The enforcement of statutory laws is the process by which members of the society act towards the implementation of statute laws by discovering, preventing, rehabilitating or punishing wrongdoers. Law enforcement involves the efforts of ordinary civilians as well as police officers who comprehend wrong doers. Going by the above example of manslaughter, the fact that civilians are well aware that manslaughter is unlawful and, therefore, any US domicile caught by civilians during such an act is likely to face mob justice. This explains why crime is committed in the utmost discretion. Secondly, the police play an indispensable role in comprehending wrongdoers where civilians are incapable. Through investigation, the police establish the possible suspects. After the apprehension of the suspects, their guilt is then determined with the help of the rest of the justice system and law enforcement framework to be discussed in the subsequent paragraphs. Through consistent enforcement, one stays aware of their actions and behaviors, and the repercussions of breaking the statutory laws. This is operant conditioning in action since over the years we have learned to perceive actions such as murder and burglary as crimes. This explains why civilians who spot unarmed thieves or murders confront them. It also explains why police sirens send shivers through criminals. The two explanations manifest the success of operant conditioning in the enforcement of statutory laws.
Prosecution of criminal cases commences when the police report reaches a prosecutor. According to Neubauer, and Fradella, (2013) prosecutor then determines if the case should be charged as a felony or misdemeanor. If the case is declared to be a felony, it is presented in front of a grand jury. The suspect is entitled to have a defense attorney in charge of defending his/her innocence. The available evidence is then presented in a bid to evaluate the suspect's association with the crime. Among the key functions of the prosecutor include;
Handling prosecutions within his/her office`s jurisdiction
He/she is an officer of the court in charge of administering justice with sound discretion and due diligence.
The prosecutor seeks justice and not unfounded conviction.
It is the duty of the prosecutor to ensure that ethical codes and professional conduct is practiced. The prosecutor should also heed the advice of the advisory committee in controversial situations.
In light of the above, operant conditioning, in this case, is nurtured right from law school where the two attorneys are trained and expected to practice due diligence and aim at obtaining justice. The two should, therefore, ensure that no false witness is given and that all material facts are presented irrespective of the implications. Due to operant conditioning both attorneys are aware that unethical practices of unprofessionalism may result in negative reinforcement such as termination of their law practicing careers. Operant conditioning is successful in keeping attorneys on toes and ensuring that justice prevails (Neubauer, Fradella, 2013).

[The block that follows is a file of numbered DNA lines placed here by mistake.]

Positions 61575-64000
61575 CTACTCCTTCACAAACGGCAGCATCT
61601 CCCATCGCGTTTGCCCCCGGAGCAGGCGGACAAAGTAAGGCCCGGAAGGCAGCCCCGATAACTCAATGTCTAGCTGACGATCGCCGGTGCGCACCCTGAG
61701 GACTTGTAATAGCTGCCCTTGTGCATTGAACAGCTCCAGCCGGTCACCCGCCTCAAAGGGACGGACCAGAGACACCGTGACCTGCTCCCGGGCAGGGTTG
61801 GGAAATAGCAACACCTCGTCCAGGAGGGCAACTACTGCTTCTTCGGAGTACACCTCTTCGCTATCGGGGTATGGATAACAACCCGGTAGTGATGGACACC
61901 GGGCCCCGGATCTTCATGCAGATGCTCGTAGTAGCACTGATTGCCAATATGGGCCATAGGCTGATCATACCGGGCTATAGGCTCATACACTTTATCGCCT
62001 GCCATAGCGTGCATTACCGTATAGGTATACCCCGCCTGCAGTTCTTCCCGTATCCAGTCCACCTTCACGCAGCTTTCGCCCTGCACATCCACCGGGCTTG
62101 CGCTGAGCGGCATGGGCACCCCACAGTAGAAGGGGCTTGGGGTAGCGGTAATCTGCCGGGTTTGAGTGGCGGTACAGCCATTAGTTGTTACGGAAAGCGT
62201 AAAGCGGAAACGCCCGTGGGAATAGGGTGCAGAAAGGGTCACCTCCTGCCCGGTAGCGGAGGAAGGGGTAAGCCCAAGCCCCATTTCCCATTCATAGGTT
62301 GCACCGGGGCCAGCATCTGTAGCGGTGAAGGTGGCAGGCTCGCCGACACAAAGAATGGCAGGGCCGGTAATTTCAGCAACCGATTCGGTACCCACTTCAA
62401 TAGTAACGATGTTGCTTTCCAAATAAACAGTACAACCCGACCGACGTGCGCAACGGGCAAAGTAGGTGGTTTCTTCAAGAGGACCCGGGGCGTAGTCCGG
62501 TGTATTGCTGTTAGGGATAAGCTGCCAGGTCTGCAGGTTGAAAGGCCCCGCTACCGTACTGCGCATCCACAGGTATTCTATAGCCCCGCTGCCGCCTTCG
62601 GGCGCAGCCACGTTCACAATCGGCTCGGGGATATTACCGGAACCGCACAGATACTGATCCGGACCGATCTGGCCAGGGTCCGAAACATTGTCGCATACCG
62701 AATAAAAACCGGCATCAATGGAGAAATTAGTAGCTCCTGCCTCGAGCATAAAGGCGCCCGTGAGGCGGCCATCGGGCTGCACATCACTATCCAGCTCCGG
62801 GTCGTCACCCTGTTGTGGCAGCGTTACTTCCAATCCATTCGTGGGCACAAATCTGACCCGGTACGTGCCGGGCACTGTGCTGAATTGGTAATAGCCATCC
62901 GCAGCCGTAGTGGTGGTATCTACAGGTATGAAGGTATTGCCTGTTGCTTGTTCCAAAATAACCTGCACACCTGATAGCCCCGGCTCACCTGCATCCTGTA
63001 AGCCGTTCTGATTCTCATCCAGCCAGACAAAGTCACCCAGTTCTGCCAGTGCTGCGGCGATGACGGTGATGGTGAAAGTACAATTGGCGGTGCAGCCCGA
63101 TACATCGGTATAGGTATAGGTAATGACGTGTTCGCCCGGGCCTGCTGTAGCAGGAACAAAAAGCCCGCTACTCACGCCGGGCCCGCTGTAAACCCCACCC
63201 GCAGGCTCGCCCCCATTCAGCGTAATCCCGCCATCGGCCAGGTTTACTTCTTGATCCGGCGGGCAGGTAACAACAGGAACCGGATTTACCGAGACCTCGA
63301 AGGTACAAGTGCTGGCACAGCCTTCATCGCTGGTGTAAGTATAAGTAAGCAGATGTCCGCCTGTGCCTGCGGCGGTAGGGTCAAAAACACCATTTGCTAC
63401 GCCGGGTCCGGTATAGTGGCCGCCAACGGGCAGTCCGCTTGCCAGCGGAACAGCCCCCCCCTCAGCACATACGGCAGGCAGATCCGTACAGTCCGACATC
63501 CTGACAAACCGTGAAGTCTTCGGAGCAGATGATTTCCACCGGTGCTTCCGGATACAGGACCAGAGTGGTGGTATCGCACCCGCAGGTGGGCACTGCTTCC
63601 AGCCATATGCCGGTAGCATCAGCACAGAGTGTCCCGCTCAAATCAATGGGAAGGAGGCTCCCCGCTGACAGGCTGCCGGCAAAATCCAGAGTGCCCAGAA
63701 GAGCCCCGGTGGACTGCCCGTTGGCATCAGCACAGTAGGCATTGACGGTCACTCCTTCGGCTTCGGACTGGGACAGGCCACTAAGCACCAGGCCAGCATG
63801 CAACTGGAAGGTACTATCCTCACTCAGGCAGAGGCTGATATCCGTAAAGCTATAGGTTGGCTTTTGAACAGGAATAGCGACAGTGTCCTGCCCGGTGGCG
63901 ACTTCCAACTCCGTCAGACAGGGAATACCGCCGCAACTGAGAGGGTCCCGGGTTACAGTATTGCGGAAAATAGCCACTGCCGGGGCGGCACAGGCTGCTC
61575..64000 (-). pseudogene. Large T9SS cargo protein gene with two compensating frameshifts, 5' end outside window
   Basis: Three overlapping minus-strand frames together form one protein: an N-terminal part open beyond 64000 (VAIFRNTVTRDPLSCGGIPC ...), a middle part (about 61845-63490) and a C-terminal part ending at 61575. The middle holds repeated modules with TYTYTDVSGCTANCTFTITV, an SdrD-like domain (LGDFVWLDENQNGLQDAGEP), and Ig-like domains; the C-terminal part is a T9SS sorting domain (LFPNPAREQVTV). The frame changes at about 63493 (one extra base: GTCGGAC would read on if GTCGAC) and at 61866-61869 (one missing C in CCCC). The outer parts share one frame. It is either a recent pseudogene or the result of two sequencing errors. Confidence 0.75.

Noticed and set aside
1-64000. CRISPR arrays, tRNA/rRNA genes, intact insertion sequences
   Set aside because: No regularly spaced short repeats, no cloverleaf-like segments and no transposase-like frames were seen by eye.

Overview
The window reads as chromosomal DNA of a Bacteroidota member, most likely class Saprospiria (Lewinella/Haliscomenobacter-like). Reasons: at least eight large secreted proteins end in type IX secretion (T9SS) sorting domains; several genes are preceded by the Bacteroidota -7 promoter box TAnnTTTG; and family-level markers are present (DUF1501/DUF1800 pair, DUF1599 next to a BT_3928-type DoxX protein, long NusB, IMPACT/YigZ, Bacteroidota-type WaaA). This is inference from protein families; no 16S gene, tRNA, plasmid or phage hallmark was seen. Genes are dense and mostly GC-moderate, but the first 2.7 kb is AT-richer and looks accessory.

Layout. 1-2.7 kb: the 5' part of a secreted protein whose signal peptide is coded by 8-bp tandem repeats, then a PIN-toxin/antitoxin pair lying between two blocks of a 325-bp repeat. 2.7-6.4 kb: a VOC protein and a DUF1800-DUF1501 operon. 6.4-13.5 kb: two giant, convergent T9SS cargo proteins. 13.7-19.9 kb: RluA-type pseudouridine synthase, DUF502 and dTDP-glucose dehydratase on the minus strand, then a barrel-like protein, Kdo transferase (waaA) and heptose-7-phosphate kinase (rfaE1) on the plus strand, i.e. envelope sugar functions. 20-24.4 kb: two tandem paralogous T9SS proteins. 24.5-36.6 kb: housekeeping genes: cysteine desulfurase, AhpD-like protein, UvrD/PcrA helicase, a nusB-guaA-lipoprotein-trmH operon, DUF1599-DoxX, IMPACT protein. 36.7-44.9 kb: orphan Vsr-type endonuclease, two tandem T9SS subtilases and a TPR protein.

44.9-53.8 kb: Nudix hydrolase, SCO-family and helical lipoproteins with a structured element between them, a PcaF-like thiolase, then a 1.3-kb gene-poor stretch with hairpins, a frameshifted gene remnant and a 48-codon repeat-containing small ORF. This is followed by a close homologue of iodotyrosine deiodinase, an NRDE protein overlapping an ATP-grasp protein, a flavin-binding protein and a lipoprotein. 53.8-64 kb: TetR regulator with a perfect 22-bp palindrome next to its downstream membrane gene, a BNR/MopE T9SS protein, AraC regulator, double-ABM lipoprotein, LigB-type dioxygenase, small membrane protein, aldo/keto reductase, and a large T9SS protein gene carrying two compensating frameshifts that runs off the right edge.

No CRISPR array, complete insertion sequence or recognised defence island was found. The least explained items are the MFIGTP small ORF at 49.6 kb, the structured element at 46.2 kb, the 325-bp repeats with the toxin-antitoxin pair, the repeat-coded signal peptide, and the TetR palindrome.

Sentencing of convicted offenders. Sentencing begins with the declaration of the final verdict from the jury and the judge. In line with the goal of ensuring justice, the jury and the judge are obliged to deliver their judgment professionally and void of any bias. The presence of any unprofessional behavior such as taking bribes is an offense since it obstructs justice. For this reason, those involved in such unscrupulous practices are likely to be terminated from offices and possibly prosecuted. The jury and the Judges are, therefore, less likely to engage in unprofessional behavior owing to the expected consequences. In addition, operant conditioning is manifested where punishments / negative reinforcements are administered in adherence to the magnitude of the crime such that penalties for murder and defamation or theft of pets should not receive the same punishment. The greater crime i.e. murder is more likely to receive greater punishment as opposed to the other petty crimes. Individuals will, therefore, be less likely to commit murder as opposed to petty theft cases, (FindLaw,n.d.). Despite the fact that some inmates in prison may be innocent, the success of operant conditioning is manifested by the fact that a majority of sentences administers justice in the end.
Inmate sanctions within correctional institutions. Correctional facilities are filled with violent inmates thus raising the possibility of chaos such as riots, prison violence, escape attempts and much more. Operant conditioning plays a key role through inmate sanctions whether positive or negative reinforcement aimed at rewarding inmates that abide by the rules and punishing those that do not. The reliance on punishment for controlling incorrect behavior from an inmate is undeniable (Burdon, Lore, Prendergast, n.d.). For instance, taking away privileges such as yard time, watching television and additional prison time can achieve the much needed results. On the contrary, inmates that follow the rules and behave appropriately, are bound to receive positive incentives in order to motivate them and others to continue good behavior. Such inmates are allowed frequent visits from their families, or can earn good time credit (US Legal, n.d.). The fact that a vast majority of inmates abide by the rules shows that operant conditioning during such sanctions works.
Conditions of community supervision. After the maturity of the prison sentence or before, inmates are released back into the free world. To prevent the reoccurrence of criminal behavior, the former inmates are subject to rules of community supervision as stipulated by the Department of Corrections. Among the eighteen key rules include, abidance to federal and state laws, availability for tests, and adherence to court condition among others. These rules shape the former inmates behavior by preventing them from committing crimes for fear of possible re-incarceration. Few inmates go back to their initial criminal behavior thus showing the effectiveness of operant conditioning in this regard.
As I conclude, many people are oblivious of the indispensable role played by operant conditioning in our daily lives. However, a keen eye will undoubtedly spot operant conditioning with a glance ranging from early childhood where parents nurture children in adherence to social norms and against wrong action such as stealing sugar and the like, to peaceful societal coexistence of adults in society. Whereas operant conditioning is evident in many fields such as education and early childhood, this paper paints a vivid picture of applications of operant conditioning within the criminal justice system.